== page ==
It doesn’t take too long to visit the island, it’s four times smaller than Saint-Marguerite. So why not take your time and really explore every single portion of it? There are lots of things to discover and learn about the past. Anyways, anyone getting there will appreciate the quietness (silence is requested in many areas) and peaceful settings. Vestiges of chapels, bullet ovens, bunkers, fortress and submerged foundations are among the most amazing things to see. There is also the “nature” aspect of the island that provides an amazing view on the Mediterranean Sea, sail boats and cruisers, turquoise water, rocks and vegetation. It’s a beautiful place and it’s obvious that everything possible is done to keep it clean and easy to visit. If you turn around after visiting everything and go back in the other direction you will see the same things but from a different angle and also with a different light. Very interesting for photography. I think it’s important to take your time, enjoy the peace of mind, think about whatever you want, absorb everything around you, smell and SEE (Looking is not enough).
Due to the fact that there are less shuttles going to the island, there are less people and you can really feel the difference. Going off-season is certainly even better, but even now I felt is was pretty quiet. That’s a good thing because I don’t like to have my photos crowded.. If you wait for the right moment and isolate your subject, you should have no problem at all getting some great “natural” photos that will show the spirit of the site.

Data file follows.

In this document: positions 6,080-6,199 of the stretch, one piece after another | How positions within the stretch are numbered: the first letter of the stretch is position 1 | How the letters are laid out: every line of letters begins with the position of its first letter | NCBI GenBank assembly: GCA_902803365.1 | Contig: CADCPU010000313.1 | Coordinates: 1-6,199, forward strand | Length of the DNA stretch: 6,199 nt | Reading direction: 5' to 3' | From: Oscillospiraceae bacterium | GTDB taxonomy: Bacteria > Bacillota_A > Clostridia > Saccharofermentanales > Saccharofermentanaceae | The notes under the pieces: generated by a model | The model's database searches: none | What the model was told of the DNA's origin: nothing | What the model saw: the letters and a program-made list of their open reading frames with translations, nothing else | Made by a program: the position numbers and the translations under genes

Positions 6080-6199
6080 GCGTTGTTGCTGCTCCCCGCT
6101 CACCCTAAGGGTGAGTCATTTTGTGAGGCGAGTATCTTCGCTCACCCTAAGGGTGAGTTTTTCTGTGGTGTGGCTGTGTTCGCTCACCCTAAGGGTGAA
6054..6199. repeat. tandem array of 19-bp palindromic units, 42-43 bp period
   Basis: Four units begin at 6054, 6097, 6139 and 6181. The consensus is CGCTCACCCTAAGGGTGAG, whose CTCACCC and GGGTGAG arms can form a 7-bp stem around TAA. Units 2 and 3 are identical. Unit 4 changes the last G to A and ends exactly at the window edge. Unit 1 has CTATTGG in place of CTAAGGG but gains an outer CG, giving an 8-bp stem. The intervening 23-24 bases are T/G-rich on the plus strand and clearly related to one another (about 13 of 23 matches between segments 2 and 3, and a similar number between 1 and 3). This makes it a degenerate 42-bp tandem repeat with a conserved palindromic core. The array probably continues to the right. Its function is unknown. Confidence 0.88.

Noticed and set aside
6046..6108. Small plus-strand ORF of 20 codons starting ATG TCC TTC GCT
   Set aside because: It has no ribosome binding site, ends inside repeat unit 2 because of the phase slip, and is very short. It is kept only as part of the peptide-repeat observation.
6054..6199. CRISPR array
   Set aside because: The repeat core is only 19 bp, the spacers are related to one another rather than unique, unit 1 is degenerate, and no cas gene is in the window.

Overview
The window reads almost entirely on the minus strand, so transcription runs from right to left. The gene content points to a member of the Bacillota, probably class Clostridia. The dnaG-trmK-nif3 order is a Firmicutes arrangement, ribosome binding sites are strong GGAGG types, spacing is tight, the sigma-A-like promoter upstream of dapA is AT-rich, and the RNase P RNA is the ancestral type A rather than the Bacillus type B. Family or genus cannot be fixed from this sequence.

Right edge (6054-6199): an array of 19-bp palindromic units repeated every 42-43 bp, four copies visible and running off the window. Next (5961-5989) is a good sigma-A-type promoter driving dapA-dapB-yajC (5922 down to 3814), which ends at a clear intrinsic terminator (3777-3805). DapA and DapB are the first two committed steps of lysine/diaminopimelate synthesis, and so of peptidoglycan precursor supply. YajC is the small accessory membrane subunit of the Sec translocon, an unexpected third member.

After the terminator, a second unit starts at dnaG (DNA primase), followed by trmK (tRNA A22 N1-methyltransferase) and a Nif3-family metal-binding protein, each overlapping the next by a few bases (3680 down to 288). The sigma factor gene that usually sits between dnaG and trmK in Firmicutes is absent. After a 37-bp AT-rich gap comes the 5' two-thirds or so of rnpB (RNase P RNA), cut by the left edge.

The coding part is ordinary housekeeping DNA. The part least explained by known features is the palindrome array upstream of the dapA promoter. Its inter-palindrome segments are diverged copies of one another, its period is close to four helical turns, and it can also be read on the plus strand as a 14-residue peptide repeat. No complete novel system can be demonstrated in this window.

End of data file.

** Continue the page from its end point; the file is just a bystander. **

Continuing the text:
I Just Can’t Get Enough
Still, I felt I needed more and will probably have to go back again, maybe on a rainy day or in the Fall when the light, vegetation and Sea are different. I wonder if there are times when you could be there almost alone (low-season) and enjoy an even more quiet experience. Maybe a retreat would be a good idea if I can leave the room very very early in the morning and walk the paths to discover things differently. I’ll have to find out more about that option.
What’s In The Bag?
- Leica M (Typ 240) + spare batteries x 2
- Summilux-M 50mm, f1.4 ASPH
- Summilux-M 28mm, f1.2 ASPH
- Sony RX100 + spare batteries x2
- 64GB Sandisk Extreme Pro SD cards x 3
- Lens cloth & blower
- Apple iPhone 5
- Water bottle (500ml)
From a gear perspective, I have only one regret. In the morning before leaving home I put my amazing Steiner 8X24 binoculars in my shoulder bag. Just before I left, always trying to keep my bag as light as possible, I removed them from the bag. You know, I had them with me on so many occasions but didn’t used them, so why would I need them now, right? Well, that was a mistake because I could have made good use of the Steiner.
How To Get There
For more information on Îles de Lérins, visit this website
The photograph above was taken right beside the abbey complex, near the wall fountain next to the shop. We were mostly done with our visit, preparing to go back to the shuttle boat for Cannes. The light had changed since our first passage in the morning.3 I couldn’t resist taking a few more shots and thinking about how quiet and obscure the place must be at night when we’re all gone.. I’m contemplating the idea of a short retreat there for a few days, I’m sure it would be a very positive experience. I’ll let you know when/if I do it.
You can find the whole picture set on my website at www.normandprimeauphoto.com
© 2014 Normand Primeau Fine Art Photography. All rights reserved.
- They provide shuttle service almost every hour, starting at 9h in the morning. The last boat getting out of the island is usually 18h. Don’t miss it! ↩
- Information contained in the “A Bit of History” section of this post were taken from wikipedia ↩
- The first time we were there was around 11h15. The second time it was around 15h45 ↩